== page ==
Fever 1793 | Laurie Halse Anderson

In the summer of 1793, the city of Philadelphia is overcome by a deadly epidemic. It’s up to 14-year-old Mattie to make sure she and her loved ones make it to autumn alive.

Awards & Honors

• A YALSA Best Book for Young Adults, 2001
• Rebecca Caudill Young Reader’s Choice Book Award, 2003
• Great Lakes Great Books Award, 2003

Review

Matilda “Mattie” Cook is 14 years old, growing taller every day, and growing sick of being bossed around by her mother. She has her own ideas about how to run the family’s coffeehouse and what kind of young man she might someday want to marry. But when Polly, the Cooks’ young employee, doesn’t show up at work one day, Mattie finds herself faced with a much more serious worry: Her friend has died suddenly, a victim of the yellow fever that’s crept up on the city. Soon church bells toll for the dead all too frequently, and Philadelphia is in a state of panic. As Mattie and her grandfather leave for respite in the country, no one’s survival is certain.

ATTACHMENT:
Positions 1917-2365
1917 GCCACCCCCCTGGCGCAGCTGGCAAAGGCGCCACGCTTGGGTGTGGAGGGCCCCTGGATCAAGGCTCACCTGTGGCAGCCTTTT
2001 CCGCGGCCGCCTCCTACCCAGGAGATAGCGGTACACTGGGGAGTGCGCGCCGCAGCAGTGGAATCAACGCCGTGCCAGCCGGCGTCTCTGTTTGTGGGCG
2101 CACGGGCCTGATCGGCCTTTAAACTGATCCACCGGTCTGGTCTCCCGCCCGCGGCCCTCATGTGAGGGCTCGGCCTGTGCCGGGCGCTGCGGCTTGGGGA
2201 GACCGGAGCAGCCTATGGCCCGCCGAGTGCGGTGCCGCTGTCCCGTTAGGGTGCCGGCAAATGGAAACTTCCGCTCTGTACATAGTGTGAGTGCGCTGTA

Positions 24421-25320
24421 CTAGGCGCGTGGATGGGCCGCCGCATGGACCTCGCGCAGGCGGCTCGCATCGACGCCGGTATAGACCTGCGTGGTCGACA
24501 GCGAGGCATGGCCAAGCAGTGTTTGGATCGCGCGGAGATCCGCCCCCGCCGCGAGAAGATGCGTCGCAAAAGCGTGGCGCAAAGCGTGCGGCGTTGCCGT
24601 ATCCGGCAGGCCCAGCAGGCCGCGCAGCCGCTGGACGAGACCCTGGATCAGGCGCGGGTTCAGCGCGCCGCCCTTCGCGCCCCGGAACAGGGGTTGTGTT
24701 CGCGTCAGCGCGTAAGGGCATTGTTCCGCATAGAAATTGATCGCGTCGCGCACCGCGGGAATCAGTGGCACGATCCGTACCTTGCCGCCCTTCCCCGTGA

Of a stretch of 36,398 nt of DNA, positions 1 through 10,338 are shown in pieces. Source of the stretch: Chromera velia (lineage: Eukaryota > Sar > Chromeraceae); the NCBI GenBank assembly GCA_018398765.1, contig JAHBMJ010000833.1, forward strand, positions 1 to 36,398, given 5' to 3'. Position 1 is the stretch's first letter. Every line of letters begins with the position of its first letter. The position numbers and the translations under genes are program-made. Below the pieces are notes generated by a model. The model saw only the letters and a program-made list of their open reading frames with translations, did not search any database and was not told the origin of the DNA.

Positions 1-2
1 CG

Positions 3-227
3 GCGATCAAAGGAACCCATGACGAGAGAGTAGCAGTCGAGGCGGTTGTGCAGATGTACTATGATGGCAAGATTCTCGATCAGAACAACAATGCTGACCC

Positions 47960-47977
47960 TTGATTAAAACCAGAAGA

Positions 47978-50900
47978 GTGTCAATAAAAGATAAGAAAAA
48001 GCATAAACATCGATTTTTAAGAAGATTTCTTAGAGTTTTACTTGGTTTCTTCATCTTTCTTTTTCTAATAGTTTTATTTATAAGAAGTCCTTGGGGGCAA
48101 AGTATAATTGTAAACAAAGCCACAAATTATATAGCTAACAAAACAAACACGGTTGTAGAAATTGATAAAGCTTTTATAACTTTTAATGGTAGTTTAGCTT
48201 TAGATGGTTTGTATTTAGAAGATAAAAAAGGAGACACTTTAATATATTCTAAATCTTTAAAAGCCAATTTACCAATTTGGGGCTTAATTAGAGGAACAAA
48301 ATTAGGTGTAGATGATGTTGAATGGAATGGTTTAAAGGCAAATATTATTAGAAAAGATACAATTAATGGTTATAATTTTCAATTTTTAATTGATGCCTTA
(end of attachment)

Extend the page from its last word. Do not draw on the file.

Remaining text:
Based on the real 1793 epidemic that killed 5,000 in the nation’s first capital, Anderson’s novel paints a vivid picture of the fear and adventure of a city in turmoil. A thorough appendix connects readers to the facts, while Mattie’s smarts and bravery make for an inspiring heroine.

Anderson, Laurie Halse. Fever 1793. New York: Simon & Schuster Books for Young Readers, 2001.

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April 20, 2009. Tags: , . Historical Fiction.

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